Dr. David Hall was one of the first 40 accredited cosmetic dentists in the world. He practiced cosmetic dentistry in Iowa, and in 1990 earned his accreditation with the American Academy of Cosmetic Dentistry. He is now president of Infinity Dental Web, a company in Mesa, Arizona that does complete Internet marketing for dentists.

February 13, 2018

The hundred thousand dollar smile makeover


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Dear Dr. Hall,
I have had a terrible experience with my “smile-makeover.” It turned out horrible, so the dentist just refunded my money, and I am looking for a new dentist. I found your website while I was still his patient and was able to figure out that he had little to no knowledge of what you describe as a true cosmetic dentist.

So I made appointments with the first 3 cosmetic dentists on your list. I must say I was so disappointed with the 1st. While he rightly said my bite was off, I was there for a 2nd opinion of the 6 upper anterior crowns I had. He said I would first need to spend $300-400 with his hygienist, and then, to deal with my bite issues and everything the cost would range between $50,000 and $100,000. “About the price of a new car,” he said. I only wish I could replace my 6-yr-old car bought used, for 1/3 his idea of a new car. He never got to what type of smile I would end up with, as his idea was to build up my back teeth and have “an appliance” covering several teeth and add porcelain “where needed.”

My teeth and gums are pristine according to a general dentist I went to for opinion and a periodontist I also went to for opinion earlier. I don’t understand why I need all of this, and I can’t begin to afford this and want your opinion.
Thanks,
– Sally from Texas

Sally,
There’s a great variation in what some expert cosmetic dentists charge, and the fees you’ve been quoted are definitely on the high side, even if you actually need all the work that has been quoted. I would keep going down the list and get another opinion. Meanwhile, let me give you a little insight into what I think is going on in your case.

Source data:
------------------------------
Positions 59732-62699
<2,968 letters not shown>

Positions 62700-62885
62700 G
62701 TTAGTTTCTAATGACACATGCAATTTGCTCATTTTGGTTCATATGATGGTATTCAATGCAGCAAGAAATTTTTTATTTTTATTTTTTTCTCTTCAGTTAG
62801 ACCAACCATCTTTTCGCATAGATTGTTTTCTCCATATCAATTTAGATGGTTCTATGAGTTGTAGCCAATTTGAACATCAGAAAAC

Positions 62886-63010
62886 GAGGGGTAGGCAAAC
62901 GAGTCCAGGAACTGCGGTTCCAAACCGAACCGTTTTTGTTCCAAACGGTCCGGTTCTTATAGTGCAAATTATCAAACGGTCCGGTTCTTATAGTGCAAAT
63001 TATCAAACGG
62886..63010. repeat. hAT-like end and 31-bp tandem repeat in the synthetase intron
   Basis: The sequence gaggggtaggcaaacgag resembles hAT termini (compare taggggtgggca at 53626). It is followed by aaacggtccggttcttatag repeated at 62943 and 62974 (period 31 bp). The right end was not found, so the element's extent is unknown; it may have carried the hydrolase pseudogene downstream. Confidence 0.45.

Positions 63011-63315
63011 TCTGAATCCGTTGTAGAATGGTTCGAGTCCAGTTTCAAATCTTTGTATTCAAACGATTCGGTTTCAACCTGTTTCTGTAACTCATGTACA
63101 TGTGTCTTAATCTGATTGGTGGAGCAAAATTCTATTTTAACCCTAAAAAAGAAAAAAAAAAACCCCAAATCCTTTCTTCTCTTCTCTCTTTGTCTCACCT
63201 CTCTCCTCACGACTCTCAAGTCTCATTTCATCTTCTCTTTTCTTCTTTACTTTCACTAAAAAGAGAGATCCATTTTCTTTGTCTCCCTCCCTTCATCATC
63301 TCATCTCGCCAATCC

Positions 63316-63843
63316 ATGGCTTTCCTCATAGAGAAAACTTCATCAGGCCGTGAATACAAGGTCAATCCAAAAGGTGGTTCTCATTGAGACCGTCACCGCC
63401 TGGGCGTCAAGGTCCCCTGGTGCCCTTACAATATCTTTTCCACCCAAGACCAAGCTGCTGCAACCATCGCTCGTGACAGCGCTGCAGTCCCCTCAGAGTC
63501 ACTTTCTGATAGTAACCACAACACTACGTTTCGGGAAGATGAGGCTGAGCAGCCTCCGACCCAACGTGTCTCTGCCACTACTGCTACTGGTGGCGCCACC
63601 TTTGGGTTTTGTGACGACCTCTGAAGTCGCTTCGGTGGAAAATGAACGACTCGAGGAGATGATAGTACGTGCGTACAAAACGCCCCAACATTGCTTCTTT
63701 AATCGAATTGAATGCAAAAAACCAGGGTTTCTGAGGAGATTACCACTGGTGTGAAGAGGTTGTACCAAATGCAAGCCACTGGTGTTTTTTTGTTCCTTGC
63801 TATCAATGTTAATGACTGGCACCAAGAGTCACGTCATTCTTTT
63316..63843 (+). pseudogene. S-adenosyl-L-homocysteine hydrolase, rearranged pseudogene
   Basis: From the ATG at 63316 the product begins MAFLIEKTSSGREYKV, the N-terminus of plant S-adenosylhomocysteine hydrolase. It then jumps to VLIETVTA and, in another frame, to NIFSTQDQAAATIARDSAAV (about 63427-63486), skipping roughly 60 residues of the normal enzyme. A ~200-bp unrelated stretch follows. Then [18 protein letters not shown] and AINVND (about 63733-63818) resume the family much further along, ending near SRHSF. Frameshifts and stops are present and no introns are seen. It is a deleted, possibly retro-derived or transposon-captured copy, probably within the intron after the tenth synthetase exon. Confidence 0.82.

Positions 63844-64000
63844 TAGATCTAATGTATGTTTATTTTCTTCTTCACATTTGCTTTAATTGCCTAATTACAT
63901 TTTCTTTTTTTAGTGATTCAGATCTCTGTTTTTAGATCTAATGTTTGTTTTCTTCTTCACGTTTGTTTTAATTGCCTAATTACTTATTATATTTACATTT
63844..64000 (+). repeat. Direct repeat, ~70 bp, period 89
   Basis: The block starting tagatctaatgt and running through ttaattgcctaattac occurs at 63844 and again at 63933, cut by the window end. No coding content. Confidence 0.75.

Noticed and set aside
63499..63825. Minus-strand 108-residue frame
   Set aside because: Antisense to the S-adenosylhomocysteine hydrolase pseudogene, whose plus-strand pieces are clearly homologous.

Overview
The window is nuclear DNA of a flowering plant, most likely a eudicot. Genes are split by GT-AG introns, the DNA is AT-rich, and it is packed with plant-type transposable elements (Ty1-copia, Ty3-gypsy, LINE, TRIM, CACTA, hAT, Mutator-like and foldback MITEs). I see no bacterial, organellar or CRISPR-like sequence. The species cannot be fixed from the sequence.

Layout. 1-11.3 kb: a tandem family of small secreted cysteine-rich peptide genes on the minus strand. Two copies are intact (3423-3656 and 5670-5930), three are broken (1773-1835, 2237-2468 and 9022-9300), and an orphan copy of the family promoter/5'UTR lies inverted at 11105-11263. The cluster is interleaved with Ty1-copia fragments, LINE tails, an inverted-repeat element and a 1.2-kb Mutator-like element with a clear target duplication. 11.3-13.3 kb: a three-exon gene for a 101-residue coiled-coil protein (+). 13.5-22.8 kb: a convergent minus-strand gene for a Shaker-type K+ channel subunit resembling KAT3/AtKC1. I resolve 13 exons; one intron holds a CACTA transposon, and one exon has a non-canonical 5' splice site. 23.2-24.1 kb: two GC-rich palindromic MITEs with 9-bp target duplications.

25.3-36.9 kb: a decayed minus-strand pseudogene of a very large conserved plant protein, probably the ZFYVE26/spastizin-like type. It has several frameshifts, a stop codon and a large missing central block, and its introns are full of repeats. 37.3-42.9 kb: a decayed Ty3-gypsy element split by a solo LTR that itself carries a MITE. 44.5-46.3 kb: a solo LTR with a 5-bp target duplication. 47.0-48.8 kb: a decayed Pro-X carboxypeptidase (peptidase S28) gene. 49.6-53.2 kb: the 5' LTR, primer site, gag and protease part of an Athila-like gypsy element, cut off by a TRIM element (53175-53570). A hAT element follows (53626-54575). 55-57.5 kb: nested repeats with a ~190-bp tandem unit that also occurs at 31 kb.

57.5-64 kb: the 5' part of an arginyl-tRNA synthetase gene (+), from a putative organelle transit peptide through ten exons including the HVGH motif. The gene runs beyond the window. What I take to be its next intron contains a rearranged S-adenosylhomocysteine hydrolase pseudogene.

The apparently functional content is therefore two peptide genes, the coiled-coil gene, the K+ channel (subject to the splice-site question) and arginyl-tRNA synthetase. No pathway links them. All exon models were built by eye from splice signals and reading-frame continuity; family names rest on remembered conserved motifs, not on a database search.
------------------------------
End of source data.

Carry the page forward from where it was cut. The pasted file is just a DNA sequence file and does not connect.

You said that you know your bite is off, and it appears that you’re being quoted a fee for a full-mouth reconstruction to rebuild your bite. Do you actually need that? I don’t know that, but I can tell you that some dentists are very fussy perfectionists and they insist that every patient accept what they call “ideal treatment.” Other dentists are more pragmatic and will consider other options for patients who can’t afford the ideal. Fortunately, you’re in the Dallas-Fort Worth area where we have several recommended cosmetic dentists. Go ahead and shop around for second opinions.

I want to tell you a story about this cost issue and dentists’ fee levels. There is a city where we have two recommended cosmetic dentists—let’s call them Dr. Smith and Dr. Jones. Dr. Smith is famous and has patients flying in from far and wide to see him. He does absolutely exquisite work. Dr. Jones also does very beautiful work and has won awards for the beauty of his work. Dr. Smith’s fees are about triple of what Dr. Jones charges. Is Dr. Jones an inferior dentist? I don’t think so because, guess what, Dr. Smith goes to Dr. Jones for his dental work.

So get another opinion or two.

Dr. Hall

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About David A. Hall

Dr. David Hall was one of the first 40 accredited cosmetic dentists in the world. He practiced cosmetic dentistry in Iowa, and in 1990 earned his accreditation with the American Academy of Cosmetic Dentistry. He is now president of Infinity Dental Web, a company in Mesa, Arizona that does complete Internet marketing for dentists.

February 5, 2018

My dentist wants to give me CEREC veneers


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Dr. Hall
I’m about to have CEREC veneers done by a dentist I’ve used very little. He has told me that he does 1.5mm veneers, and that, after research, seems very thick.

I’m not sure of his abilities, and CEREC takes a magician to do correctly and natural.

Should I reconsider?
– Terry from Aurora, Colorado

I wrote back to Terry and asked this:

Terry,
Who’s the dentist? That makes all the difference in the world!